It's a fascinating story. But it leaves unanswered one question that always puzzles me when I read Russian history or literature: Do the Russian people survive in spite of autocratic leaders, or do they tend to adopt autocratic leadership because that's the only way they can survive?

If you're new to Russian history, this book will do as a starting point, although I wouldn't wait too long before you read Robert K. Massie's biography of Peter the Great. Alexander was a contemporary of the great 19th Century Russian writers, so this book will also help you to understand the background for the works of Dostoyevsky and Tolstoy.
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Product Details

ISBN:
9780743273329
Subtitle:
The Last Great Tsar
Translator:
Bouis, Antonina W.
Translator:
Bouis, Antonina
Translator:
Bouis, Antonina W.
Translated by:
Antonina Bouis
Author:
Bouis, Antonina
Author:
Radzinsky, Edvard
Author:
Edvard, Radzinsky
Publisher:
Free Press
Subject:
General
Subject:
History
Subject:
Historical - General
Subject:
Emperors
Subject:
Europe - Russia & the Former Soviet Union
Subject:
Eastern Europe - General
Subject:
General Biography
Subject:
Biography & Autobiography-Historical - General
Subject:
Fiction : Science Fiction - General
Copyright:
Publication Date:
October 2005
Binding:
ELECTRONIC
Grade Level:
General/trade
Language:
English
Illustrations:
Y
Pages:
480
Dimensions:
9.08x6.34x1.41 in. 1.50 lbs.

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Related Subjects

Biography » Historical
History and Social Science » Russia » Romanovs

Alexander II: The Last Great Tsar Used Hardcover
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$7.50 In Stock
Product details 480 pages Free Press - English 9780743273329 Reviews:
"Publishers Weekly Review" by , "It's difficult to reform Russia, as popular historian Radzinsky shows in this lively examination of the czar best known for emancipating the serfs in 1861. Viewed as the most liberal of Russia's 19th-century czars, Alexander II (1818 — 1881) came to power in 1856 with the idea of bringing Russia into the modern age. But as Radzinsky (The Last Tsar) shows, his liberal reforms brought him nothing but trouble. Alexander came under attack from the right for being too liberal, and the left for not going far enough. He also had to curtail his reforms when faced with the need to fight foreign enemies. Radzinsky focuses much of the latter half of the book on the rise of left-wing populist movements — the book covers in depth the intellectual currents that swirled around Russia during Alexander's reign. Some frustrated leftists eventually turned to violence. After many failed attempts to assassinate Alexander, they eventually succeeded in 1881. Some readers may think Radzinsky provides too much familial background before launching into the czar's life, but his well-translated, readable prose will win over most readers interested in European history, and those looking for a cautionary tale on what Russia could face in the future. (Oct. 18) " Publishers Weekly (Copyright Reed Business Information, Inc.)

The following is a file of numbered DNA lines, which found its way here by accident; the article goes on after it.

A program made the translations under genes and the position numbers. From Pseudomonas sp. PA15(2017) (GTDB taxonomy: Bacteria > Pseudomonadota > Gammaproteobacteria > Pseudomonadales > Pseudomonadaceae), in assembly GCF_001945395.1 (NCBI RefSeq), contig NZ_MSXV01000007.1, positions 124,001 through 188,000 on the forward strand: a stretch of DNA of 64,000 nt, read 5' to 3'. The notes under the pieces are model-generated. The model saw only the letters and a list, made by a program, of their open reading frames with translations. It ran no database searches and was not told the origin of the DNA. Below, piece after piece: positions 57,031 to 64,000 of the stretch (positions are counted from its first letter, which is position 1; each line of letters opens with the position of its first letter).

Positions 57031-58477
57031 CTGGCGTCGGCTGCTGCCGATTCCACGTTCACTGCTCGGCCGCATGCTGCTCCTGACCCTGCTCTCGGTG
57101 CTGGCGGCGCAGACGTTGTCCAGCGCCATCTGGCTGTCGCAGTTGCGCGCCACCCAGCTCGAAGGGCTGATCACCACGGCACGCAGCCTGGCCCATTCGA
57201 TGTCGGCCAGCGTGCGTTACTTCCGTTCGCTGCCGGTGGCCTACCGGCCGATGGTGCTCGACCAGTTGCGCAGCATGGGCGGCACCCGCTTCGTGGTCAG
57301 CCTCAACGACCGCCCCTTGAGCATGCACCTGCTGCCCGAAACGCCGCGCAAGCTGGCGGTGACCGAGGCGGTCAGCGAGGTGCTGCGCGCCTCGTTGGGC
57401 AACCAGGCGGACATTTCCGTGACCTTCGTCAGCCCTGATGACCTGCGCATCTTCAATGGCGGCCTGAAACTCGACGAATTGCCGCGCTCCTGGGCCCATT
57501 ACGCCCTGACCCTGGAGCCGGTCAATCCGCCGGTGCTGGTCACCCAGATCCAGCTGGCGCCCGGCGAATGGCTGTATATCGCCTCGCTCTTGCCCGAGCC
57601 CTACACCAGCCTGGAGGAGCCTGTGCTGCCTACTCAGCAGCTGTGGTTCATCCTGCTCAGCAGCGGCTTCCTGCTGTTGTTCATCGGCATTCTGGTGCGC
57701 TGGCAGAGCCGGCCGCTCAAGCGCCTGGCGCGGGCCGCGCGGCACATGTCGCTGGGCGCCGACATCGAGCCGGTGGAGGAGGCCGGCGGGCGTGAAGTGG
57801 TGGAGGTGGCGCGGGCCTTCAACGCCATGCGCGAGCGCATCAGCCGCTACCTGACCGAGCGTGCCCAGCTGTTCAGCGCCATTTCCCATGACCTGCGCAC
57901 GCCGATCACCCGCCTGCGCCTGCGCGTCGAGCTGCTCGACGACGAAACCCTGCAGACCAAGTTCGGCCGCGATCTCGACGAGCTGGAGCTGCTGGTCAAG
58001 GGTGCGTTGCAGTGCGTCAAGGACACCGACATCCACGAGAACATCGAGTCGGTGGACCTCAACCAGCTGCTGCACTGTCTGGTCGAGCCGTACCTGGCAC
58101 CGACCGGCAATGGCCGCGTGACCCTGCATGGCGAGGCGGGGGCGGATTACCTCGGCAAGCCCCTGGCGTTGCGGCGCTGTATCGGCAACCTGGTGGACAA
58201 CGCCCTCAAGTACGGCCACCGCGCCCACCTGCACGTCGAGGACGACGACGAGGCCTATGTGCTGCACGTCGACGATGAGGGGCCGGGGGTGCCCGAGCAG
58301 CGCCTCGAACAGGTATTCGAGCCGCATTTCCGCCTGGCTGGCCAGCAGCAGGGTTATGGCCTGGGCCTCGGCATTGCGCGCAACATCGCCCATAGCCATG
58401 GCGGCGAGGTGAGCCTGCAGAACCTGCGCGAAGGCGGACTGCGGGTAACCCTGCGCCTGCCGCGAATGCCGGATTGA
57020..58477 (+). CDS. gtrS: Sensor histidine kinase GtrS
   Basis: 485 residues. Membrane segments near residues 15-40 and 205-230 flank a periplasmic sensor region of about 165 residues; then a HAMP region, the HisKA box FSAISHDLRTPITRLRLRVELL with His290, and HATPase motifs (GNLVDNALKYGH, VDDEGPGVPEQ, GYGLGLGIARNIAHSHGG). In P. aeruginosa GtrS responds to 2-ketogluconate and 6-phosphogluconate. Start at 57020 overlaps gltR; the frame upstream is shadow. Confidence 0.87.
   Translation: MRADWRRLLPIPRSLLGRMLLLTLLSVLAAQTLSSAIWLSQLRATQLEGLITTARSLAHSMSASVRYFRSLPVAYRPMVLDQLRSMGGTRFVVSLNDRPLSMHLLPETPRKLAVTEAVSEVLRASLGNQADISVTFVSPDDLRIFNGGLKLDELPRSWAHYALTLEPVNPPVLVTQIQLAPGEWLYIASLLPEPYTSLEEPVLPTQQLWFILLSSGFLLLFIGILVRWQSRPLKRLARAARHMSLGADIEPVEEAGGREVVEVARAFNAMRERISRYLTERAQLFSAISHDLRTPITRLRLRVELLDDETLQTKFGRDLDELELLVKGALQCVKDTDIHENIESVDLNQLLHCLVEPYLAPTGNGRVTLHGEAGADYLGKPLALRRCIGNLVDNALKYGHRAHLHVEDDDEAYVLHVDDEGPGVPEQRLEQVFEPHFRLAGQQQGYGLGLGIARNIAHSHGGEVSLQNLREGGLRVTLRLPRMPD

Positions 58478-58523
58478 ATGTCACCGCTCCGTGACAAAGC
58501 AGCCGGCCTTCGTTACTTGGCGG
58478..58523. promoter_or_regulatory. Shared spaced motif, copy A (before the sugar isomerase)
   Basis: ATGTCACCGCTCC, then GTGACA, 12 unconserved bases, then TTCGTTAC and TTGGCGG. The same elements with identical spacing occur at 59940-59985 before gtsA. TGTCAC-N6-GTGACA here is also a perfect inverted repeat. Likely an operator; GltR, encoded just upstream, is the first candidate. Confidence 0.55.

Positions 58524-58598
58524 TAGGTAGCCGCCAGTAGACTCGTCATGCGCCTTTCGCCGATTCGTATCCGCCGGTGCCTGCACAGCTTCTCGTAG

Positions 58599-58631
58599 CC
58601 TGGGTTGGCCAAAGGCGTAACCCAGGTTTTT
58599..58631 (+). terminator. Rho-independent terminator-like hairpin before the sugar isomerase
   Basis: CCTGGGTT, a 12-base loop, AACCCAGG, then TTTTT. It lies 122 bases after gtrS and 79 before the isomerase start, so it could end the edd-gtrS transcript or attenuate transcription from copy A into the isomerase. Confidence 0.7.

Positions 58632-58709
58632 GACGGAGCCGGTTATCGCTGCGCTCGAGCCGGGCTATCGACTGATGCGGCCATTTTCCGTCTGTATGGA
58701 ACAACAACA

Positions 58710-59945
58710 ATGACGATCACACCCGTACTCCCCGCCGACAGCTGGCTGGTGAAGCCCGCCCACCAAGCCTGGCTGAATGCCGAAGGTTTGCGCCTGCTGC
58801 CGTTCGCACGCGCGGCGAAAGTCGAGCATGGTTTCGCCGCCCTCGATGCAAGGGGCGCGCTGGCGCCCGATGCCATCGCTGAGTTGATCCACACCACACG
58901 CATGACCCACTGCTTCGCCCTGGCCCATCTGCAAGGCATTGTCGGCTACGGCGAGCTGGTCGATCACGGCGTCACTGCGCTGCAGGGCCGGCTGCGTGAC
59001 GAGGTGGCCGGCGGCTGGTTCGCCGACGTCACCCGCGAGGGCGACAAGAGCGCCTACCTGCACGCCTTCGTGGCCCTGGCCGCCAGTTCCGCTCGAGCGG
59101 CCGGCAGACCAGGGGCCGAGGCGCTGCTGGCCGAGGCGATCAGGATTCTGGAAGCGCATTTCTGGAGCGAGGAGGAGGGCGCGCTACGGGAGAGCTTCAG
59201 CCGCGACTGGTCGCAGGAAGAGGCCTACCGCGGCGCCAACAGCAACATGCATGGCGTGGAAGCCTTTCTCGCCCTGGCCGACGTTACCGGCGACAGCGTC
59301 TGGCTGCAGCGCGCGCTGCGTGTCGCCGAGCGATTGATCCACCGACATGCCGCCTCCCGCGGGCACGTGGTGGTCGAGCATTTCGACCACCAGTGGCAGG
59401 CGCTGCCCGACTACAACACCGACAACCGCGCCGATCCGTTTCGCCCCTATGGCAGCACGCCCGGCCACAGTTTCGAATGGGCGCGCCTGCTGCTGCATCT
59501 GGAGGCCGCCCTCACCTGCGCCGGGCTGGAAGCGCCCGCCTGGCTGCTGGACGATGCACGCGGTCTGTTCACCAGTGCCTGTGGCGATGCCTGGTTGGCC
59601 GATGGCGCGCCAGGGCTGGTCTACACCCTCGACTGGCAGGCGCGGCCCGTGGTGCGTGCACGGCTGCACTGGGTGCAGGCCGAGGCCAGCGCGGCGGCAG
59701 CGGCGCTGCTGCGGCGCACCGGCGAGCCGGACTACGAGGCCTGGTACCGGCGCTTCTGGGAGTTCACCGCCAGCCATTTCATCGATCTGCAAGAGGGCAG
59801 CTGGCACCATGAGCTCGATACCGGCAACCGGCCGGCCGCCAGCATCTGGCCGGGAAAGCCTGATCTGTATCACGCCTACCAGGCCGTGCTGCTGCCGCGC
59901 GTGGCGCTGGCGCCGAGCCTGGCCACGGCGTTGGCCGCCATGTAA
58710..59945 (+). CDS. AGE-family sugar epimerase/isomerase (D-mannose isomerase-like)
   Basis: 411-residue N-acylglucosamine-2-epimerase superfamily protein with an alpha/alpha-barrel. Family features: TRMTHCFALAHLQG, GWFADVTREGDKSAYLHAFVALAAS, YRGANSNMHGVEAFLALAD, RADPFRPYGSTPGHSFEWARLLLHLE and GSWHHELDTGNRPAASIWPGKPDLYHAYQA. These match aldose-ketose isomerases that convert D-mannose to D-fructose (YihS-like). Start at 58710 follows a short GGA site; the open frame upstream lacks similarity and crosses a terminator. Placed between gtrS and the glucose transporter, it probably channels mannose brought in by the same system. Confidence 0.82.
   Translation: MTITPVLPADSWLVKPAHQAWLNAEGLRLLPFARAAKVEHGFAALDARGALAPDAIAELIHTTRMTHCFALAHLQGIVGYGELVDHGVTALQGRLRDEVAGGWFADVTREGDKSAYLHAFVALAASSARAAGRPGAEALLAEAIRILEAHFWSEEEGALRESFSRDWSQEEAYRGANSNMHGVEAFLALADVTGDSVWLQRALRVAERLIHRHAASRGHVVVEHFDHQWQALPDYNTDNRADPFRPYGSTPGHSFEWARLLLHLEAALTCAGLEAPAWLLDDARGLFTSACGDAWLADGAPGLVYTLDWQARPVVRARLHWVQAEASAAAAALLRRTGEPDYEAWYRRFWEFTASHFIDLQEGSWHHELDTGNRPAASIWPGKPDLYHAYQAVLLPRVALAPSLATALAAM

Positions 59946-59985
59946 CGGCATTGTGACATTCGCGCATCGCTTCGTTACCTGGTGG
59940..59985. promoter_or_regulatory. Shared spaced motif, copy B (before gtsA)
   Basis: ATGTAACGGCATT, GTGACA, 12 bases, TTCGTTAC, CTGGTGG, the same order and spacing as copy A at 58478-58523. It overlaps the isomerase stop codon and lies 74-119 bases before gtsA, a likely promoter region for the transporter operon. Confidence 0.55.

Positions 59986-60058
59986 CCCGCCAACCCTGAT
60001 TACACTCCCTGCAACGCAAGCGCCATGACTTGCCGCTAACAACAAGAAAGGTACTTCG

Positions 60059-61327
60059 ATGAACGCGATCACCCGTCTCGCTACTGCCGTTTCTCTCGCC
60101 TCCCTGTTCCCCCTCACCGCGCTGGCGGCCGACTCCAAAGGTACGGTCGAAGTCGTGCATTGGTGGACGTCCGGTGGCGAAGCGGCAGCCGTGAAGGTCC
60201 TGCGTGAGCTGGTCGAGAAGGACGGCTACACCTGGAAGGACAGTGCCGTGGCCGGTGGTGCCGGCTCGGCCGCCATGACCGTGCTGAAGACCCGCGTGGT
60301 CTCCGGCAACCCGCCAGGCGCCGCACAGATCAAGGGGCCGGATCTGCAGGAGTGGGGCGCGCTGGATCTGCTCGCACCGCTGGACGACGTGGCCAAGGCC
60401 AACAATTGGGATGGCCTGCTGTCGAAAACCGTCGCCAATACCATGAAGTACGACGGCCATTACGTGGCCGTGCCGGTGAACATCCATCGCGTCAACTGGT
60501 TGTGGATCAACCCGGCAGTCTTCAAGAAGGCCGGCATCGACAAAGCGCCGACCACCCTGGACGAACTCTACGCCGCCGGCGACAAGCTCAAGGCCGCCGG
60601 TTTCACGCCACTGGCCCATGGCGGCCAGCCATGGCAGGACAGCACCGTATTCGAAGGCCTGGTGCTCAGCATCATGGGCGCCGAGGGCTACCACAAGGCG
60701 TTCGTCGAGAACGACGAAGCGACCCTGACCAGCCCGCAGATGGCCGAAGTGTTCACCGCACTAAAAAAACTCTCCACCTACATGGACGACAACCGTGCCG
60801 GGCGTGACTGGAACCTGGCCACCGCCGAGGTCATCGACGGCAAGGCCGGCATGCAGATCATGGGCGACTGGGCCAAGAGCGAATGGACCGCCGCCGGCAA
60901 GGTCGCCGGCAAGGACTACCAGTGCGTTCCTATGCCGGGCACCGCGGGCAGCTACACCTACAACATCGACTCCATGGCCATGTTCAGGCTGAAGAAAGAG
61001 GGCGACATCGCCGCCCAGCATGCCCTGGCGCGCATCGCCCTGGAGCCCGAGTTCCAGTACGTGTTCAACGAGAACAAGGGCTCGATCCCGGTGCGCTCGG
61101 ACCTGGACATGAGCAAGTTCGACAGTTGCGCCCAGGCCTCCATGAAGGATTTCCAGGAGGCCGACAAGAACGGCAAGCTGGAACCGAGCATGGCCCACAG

"Synopsis" by , Alexander II was Russia's Lincoln, and the greatest reformer tsar since Peter the Great. He was also one of the most contradictory, and fascinating, of history's supreme leaders. He freed the serfs, yet launched vicious wars. He engaged in the sexual exploits of a royal Don Juan, yet fell profoundly in love. He ruled during the "Russian Renaissance" of Dostoevsky, Tolstoy, and Turgenev — yet his Russia became the birthplace of modern terrorism. His story could be that of one of Russia's greatest novels, yet it is true. It is also crucially important today.

It is a tale that runs on parallel tracks. Alexander freed 23 million Russian slaves, reformed the justice system and the army, and very nearly became the father of Russia's first constitution and the man who led that nation into a new era of western-style liberalism. Yet it was during this feverish time that modern nihilism first arose. On the sidelines of Alexander's state dramas, a group of radical, disaffected young people first experimented with dynamite, and first began to use terrorism. Fueled by the writings of a few intellectuals and zealots, they built bombs, dug tunnels, and planned ambushes. They made no less than six unsuccessful attempts on Alexander's life. Finally, the parallel tracks joined, when a small cell of terrorists, living next door to Dostoevsky, built the fatal bomb that ended the life of the last great Tsar. It stopped Russian reform in its tracks.

Edvard Radzinsky is justly famous as both a biographer and a dramatist, and he brings both skills to bear in this vivid, page-turning, rich portrait of one of the greatest of all Romanovs. Delving deep into the archives, he raises intriguing questions about the connections between Dostoevsky and the young terrorists, about the hidden romances of the Romanovs, and about the palace conspiracies that may have linked hard-line aristocrats with their nemesis, the young nihilists.

Alexander's life proves the timeless lesson that in Russia, it is dangerous to start reforms, but even more dangerous to stop them. It also shows that the traps and dangers encountered in today's war on terrorists were there from the start.